Sleep On the Offer — Not The Job!

Personal Branding
Millennial Worker

shutterstock_243838243Compensation negotiations are expected and are your responsibility. In a poll of a thousand human resource professionals, the Society for Human Resources Managers found the following:

· Ninety-two percent said salaries are generally negotiable.

· Eighty-two percent admitted that the first salary offer they make is just a starting point.

· Seventy percent of HR people said they are comfortable negotiating salary.

· Only twenty-one percent of job candidates are equally comfortable negotiating salary.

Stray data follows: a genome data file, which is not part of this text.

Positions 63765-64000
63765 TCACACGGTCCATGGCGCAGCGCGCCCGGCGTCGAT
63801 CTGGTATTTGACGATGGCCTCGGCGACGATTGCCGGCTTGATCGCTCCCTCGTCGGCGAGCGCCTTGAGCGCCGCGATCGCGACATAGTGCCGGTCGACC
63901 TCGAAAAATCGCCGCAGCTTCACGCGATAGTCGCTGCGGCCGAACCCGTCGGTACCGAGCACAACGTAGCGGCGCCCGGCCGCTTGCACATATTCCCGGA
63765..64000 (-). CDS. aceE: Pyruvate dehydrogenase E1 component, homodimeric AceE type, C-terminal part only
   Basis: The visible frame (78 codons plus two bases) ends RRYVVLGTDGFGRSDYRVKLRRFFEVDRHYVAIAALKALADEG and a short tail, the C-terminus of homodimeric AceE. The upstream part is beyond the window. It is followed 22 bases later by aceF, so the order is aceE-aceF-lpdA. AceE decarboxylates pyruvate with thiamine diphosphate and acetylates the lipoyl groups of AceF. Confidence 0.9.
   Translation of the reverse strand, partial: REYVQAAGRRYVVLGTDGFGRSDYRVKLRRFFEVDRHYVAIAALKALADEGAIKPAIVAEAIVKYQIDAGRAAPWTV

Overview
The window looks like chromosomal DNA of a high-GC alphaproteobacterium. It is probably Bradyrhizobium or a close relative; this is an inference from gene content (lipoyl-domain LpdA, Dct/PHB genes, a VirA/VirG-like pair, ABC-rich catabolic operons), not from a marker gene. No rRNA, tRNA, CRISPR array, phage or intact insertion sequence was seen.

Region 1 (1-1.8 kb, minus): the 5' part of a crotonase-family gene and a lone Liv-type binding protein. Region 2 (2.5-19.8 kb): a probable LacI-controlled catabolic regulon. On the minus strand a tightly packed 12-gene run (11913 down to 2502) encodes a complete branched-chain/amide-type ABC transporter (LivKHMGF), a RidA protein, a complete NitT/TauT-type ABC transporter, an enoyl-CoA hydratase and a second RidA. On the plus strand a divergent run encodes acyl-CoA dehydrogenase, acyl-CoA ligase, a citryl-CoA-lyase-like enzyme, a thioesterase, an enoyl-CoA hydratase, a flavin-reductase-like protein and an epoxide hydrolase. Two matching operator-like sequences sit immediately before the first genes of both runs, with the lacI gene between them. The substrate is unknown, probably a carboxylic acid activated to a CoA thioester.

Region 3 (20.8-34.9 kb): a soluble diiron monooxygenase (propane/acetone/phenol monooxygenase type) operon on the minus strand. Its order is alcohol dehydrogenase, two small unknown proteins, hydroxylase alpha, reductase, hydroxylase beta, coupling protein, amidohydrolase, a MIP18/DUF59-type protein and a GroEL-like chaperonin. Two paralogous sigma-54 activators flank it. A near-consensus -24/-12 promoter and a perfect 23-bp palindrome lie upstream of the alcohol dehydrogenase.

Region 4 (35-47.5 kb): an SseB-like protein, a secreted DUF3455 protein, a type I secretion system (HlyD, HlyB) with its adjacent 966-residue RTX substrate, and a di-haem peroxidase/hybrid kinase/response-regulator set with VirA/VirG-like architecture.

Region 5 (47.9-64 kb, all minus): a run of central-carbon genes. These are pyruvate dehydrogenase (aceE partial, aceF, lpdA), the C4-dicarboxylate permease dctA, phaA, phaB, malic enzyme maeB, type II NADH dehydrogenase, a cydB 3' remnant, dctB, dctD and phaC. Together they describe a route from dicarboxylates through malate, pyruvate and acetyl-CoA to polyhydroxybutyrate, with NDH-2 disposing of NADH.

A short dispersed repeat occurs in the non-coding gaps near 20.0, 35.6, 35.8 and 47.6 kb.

Whenever you receive a compensation offer, slow down, take a deep breath, and ask for time to think about it. Sleeping on the offer before you accept, decline, or reopen negotiations will benefit you in several ways; it gives you the opportunity to think about the deal and consider each aspect of the package in relation to the whole; it gives you a chance to think of new and creative ways of bridging whatever gap may exist between you and your prospective employer; and it permits you to discuss the offer with your spouse, partner, best friend, or career mentor. In addition, acting a little hard to get rather than overly eager has a way of increasing your value in the company’s eyes, thereby enhancing whatever leverage you already enjoy. Don’t let anyone pressure you to decide immediately, but set a reasonable deadline for responding. Twenty-four hours is minimal; forty-eight hours to seventy-two hours is fairly common.